Researchers link sleep problems to viewing blue-light screens before bed

The biological findings showed evidence that continuity of sleep after exposure to blue light was most drastically affected.

Exposure to blue light from screens such as laptops, tablets and smartphones harms our sleep, according to a study conducted by researchers at the University of Haifa and at the Assuta Medical Center Sleep Medicine Institute in Tel Aviv.
While exposure to screens that shed blue light before bedtime impaired quality of sleep, screens that emit normal, or closer to full-spectrum, light yielded results similar to those in people who had not been exposed to any light.
“Fortunately, there are various applications that filter out the problematic blue spectrum and create a weak red filter that reduces the effect of suppression of melatonin,” said University of Haifa biology Prof. Avraham Haim, one of the lead researchers.
“The light that emanates from most screens is blue light that affects our body cycles and sleep,” he noted in the study just published in the journal Chronobiology International. “The solution should be the use of filters that exist today that prevent that emission.”
Previous studies have found that watching such screens before sleep affects sleep. Other studies have found that exposure to blue light at short wavelengths, between 450 to 500 nanometers, reduces the production of melatonin, a serotonin- derived hormone secreted by the pineal gland in the brain at night and linked to a normal biological clock and routine sleep rhythms.
The current study was conducted by Haim and doctoral student Amit Shai Green of the Israel Center for Interdisciplinary Center for Research in Chronobiology at the University of Haifa and the Institute for the Study of Sleep and Fatigue at Assuta, Dr. Meirav Cohen-Zion of the Tel Aviv Academic College of Behavioral Sciences and Prof. Yaron Dagan of the Institute of Applied Chronobiology at Tel Hai Academic College.
The researchers examined whether there is a difference in sleep characteristics when subjects were exposed to blue or red light before going to sleep.
The study involved 19 subjects aged 20 to 29 who were unaware of the purpose of the study. In the first part, for one week the subjects wore an electrocardiograph that objectively examined their sleeping and waking time. They also filled out a sleep diary and a sleep-quality questionnaire.
In the second part, which took place in Assuta’s sleep lab, participants were exposed to screens between 9 and 11 p.m., when the pineal gland normally begins to produce and secrete melatonin.
After exposure to the light, the study participants were connected to devices that read brainwaves and determine the various stages of sleep a person undergoes during the night, including unconscious awakenings.
In the morning, participants filled out questionnaires about how they felt.
The results showed that while exposure to red light showed a very similar picture to “normal” sleep – that is, without exposure to light before bedtime – exposure to blue light impaired the quality of sleep.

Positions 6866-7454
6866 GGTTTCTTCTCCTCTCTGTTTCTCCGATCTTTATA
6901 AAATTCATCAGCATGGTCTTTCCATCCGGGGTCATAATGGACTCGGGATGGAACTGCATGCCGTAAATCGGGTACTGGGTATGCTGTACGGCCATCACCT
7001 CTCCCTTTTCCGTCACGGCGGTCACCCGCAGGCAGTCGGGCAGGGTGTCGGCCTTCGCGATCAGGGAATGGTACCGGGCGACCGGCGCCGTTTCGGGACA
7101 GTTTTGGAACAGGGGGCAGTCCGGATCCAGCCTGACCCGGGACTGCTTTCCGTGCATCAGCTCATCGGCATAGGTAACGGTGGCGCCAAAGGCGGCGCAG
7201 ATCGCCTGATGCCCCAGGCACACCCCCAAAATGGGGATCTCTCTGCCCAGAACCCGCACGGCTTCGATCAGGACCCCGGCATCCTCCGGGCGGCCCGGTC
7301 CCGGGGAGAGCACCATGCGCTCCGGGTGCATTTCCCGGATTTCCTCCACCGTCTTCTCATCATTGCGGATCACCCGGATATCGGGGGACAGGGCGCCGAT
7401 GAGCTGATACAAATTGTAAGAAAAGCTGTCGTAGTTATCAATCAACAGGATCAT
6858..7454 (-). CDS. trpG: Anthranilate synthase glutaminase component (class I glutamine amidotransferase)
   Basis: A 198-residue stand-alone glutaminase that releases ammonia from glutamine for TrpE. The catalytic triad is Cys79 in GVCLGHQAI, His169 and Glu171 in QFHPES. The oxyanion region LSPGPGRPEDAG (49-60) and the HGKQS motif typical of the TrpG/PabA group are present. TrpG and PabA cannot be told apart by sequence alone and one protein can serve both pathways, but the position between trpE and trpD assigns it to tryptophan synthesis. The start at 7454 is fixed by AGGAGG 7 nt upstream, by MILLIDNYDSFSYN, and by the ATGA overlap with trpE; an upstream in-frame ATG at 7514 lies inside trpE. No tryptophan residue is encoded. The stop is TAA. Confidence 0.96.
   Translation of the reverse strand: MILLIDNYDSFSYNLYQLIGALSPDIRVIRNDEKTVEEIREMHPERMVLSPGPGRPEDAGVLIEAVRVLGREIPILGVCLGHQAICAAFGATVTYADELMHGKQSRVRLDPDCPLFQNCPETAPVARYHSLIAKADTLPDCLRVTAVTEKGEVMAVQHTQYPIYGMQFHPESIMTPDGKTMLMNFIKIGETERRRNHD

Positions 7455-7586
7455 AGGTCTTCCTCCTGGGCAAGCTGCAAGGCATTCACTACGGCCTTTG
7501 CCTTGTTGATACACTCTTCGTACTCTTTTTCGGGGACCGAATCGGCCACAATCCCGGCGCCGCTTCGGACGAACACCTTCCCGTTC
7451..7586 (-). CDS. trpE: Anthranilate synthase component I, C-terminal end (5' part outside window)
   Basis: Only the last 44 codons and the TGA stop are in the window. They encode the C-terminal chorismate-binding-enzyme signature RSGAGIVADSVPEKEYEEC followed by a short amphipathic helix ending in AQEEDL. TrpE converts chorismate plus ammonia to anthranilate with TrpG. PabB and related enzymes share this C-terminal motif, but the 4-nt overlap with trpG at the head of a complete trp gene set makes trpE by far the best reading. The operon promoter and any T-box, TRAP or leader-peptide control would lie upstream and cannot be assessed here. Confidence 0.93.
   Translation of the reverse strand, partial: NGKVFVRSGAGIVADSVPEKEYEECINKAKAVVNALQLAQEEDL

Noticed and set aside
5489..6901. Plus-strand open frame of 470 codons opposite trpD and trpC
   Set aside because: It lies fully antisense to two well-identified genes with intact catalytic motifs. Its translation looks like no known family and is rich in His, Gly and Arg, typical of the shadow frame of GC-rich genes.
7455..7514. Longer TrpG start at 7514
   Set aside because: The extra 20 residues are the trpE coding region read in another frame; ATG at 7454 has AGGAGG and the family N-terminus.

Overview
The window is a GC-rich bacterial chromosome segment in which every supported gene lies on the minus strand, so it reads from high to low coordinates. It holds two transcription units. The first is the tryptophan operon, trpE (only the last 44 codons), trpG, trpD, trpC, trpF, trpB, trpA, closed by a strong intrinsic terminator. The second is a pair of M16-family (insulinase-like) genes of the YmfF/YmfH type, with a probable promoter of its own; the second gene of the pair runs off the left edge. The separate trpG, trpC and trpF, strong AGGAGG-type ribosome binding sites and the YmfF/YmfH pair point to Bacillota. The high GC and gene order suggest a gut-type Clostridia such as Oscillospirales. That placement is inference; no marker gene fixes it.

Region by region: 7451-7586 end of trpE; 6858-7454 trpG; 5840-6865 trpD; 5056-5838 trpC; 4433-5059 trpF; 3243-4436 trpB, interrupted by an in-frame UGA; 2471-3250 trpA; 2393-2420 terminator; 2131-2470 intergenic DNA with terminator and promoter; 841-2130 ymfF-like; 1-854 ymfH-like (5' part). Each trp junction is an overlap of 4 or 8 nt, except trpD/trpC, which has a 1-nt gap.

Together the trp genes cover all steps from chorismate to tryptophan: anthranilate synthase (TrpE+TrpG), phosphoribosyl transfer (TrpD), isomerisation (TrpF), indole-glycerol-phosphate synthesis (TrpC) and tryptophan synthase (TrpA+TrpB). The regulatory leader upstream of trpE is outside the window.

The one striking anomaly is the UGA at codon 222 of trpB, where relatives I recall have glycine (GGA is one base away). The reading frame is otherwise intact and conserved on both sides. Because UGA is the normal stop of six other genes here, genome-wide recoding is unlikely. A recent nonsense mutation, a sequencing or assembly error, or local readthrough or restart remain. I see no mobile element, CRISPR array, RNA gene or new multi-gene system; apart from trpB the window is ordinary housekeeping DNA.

It was also found that exposure to strong blue light generally affected the quality of sleep, but the effect was much smaller than that of low-intensity light, either blue or red. That is, the wavelength determines the quality of sleep.
On average, exposure to blue light caused shortening of sleep time by about 16 minutes. It also caused a significant halt in the production of melatonin, while exposure to red light showed melatonin production similar to normal. According to the researchers, harmed melatonin production indicates a significant disruption of the natural mechanisms and the body’s biological clock.
In addition, it was found that exposure to blue light caused the body not to perform the natural mechanism of lowering body temperature.
“Naturally, when you fall asleep, the body begins to lower its temperature until it reaches the lowest point around 4 a.m.,” Haim said.
“Then, when the body returns to the normal temperature we wake up. After exposure to red light, the body continued to behave naturally, but exposure to blue light caused the body to maintain a constant temperature until awakening – further evidence of damage to our natural biological clock.”
The biological findings showed evidence that continuity of sleep after exposure to blue light was most drastically affected, while after exposure to both intensities, people woke up on average 4.5 times in unexplained arousals. Exposure to bright blue light caused awakening at night of an average of 6.7 times. It was thus not surprising that in the morning questionnaires, the subjects reported that after exposure to blue light, they felt more tired and in a worse mood.
“Exposure to screens during the day in general – and at night in particular – is an integral part of our technologically advanced world and will become more intense in the future. However, our study shows that it is not the screens themselves that damage our biological clock, and therefore our sleep, but the short-wave blue light that they emit.